With 8 presentations of the Living Cross between these two weekends, there's little time for extras. Still it is an amazing opportunity to engross myself in the reality of this season. I've enjoyed celebrating Easter and the traditions our family holds. We had a huge lunch last week on Palm Sunday and brunch out today. We dyed Easter eggs. It was a near disaster. The kids we're fighting over whose was whose and which stickers they wanted to use to decorate. We had an Easter egg hunt. Another near catastrophe. Something about he got more than me and she has the one I wanted. There were Easter baskets - some candy and trinkets, a Lego set and some m&m's, a few fun things but nothing over the top. But it was made clear no bunny delivered the basket besides mom and Mr. Mike (and one from Nana of course). There was even a trip to see the Easter bunny. Why? Purely for the traditional picture. They weren't even in their Easter best. Autumn refused to wear a dress and Eli had on his played-in outfit from school. Nevertheless we got the expected picture and they each got a coloring page so everyone seemed happy.
I don't judge you or your children for their belief in the bunny delivering goodies. Just last month my son came home and asked if we had a leprechaun. Excuse me, a what?! No, we don't have a leprechaun, nor is he bringing a pot of gold or any other gifts. Seriously??? His childlike wonder in Santa and our fun little elf doesn't exactly extend to the Easter bunny. Even Autumn noticed the bunny was brown this year yet before had been white.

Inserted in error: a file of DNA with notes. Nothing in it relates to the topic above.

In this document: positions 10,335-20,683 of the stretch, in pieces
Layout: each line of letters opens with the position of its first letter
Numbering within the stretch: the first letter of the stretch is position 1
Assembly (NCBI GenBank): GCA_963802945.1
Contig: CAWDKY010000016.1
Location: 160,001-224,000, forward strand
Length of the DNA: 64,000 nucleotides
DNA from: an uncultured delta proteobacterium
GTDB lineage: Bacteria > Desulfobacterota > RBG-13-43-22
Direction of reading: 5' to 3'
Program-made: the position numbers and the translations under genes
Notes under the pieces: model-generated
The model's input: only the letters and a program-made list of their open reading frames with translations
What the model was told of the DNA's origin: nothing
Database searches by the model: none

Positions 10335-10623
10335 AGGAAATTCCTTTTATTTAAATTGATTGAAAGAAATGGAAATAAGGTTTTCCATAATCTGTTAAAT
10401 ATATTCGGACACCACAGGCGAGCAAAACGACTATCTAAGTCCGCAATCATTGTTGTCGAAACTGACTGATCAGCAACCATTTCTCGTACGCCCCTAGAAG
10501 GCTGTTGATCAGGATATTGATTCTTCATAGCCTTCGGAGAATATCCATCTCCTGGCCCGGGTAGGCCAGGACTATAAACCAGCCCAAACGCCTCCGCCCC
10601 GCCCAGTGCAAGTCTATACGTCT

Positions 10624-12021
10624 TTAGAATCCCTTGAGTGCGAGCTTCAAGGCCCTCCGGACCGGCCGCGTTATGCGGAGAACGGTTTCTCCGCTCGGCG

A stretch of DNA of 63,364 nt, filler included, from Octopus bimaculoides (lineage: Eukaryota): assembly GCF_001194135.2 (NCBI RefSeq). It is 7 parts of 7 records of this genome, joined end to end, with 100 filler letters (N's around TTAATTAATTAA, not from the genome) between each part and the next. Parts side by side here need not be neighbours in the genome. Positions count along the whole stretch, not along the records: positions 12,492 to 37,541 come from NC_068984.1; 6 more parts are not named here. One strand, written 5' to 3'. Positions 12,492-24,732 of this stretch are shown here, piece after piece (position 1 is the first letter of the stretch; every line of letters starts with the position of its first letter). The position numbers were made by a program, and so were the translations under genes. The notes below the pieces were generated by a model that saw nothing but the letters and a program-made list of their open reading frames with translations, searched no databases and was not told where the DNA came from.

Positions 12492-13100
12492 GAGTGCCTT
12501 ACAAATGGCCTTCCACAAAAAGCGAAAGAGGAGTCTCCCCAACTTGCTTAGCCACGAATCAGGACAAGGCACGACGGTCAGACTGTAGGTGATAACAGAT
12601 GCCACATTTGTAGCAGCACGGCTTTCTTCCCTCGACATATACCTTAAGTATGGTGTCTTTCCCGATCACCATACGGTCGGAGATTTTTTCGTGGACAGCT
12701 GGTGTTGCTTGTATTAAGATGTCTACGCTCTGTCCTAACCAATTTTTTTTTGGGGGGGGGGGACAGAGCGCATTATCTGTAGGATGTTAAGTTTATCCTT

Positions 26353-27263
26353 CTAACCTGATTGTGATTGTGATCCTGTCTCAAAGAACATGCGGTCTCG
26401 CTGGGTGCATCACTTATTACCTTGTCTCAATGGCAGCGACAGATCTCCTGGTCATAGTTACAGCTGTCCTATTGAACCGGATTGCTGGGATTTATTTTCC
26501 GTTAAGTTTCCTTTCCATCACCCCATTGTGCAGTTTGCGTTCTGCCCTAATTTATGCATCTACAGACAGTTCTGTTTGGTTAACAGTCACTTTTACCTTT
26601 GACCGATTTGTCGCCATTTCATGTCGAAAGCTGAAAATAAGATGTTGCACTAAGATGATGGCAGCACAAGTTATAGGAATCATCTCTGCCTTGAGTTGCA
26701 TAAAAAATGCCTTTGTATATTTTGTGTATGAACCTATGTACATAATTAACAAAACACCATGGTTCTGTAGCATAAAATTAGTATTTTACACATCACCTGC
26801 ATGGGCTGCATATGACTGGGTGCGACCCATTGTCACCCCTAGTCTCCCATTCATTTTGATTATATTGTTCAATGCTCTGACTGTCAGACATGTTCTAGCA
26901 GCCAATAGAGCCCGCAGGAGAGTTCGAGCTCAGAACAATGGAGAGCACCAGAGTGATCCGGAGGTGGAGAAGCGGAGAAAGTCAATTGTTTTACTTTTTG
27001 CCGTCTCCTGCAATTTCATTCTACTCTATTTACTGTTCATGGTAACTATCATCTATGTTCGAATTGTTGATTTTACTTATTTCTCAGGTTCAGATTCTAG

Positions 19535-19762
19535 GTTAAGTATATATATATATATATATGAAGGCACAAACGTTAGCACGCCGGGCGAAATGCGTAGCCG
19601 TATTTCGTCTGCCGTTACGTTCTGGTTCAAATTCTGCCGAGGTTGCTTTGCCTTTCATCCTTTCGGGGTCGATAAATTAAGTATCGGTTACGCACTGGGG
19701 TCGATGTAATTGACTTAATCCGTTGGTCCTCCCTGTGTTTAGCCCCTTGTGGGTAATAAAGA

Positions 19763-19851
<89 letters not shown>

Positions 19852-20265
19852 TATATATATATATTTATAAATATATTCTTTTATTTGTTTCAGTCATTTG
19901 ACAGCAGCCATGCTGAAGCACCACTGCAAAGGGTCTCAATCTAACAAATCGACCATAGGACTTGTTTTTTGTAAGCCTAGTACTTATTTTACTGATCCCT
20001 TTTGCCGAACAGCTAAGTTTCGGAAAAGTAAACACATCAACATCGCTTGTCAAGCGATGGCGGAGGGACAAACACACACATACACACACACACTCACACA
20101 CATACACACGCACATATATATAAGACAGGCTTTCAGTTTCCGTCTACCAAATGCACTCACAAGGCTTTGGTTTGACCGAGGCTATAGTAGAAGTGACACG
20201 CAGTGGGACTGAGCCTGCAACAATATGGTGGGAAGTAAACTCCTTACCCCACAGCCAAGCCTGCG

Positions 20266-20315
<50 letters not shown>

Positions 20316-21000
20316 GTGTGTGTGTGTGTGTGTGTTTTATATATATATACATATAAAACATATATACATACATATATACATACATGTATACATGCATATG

I don't mean to offend but the Easter bunny needs to die. At least in all the glorification we've given it and the overflowing baskets of gifts that resemble Christmas morn. We've sensationalized the bunny and in our pagan attempt to align with the world's view of the holiday, we've promoted this fictional character over the cross. My friend's young son, an old soul we call him, asked his preschool teacher "Where do the eggs fit into the Easter story?" Good question. Oh yes, we have symbolic resurrection eggs now. But it does leave one to ponder - how do the eggs fit into the story? Or the bunny no less? We've created an expectation of what the holiday should be and somehow replaced our children's knowledge of the cross with what they hope the bunny has brought. It should be fun. It should be light hearted. It should be a celebration of family and life. Not one of candy and ham but one of Christ's love. Not one of bunnies and baskets but one of an empty tomb and the conquering of death. Not one of gifts and trinkets but of THE gift of eternal life, our sins paid for. The Easter bunny didn't die for us. Jesus did. Let's celebrate Him!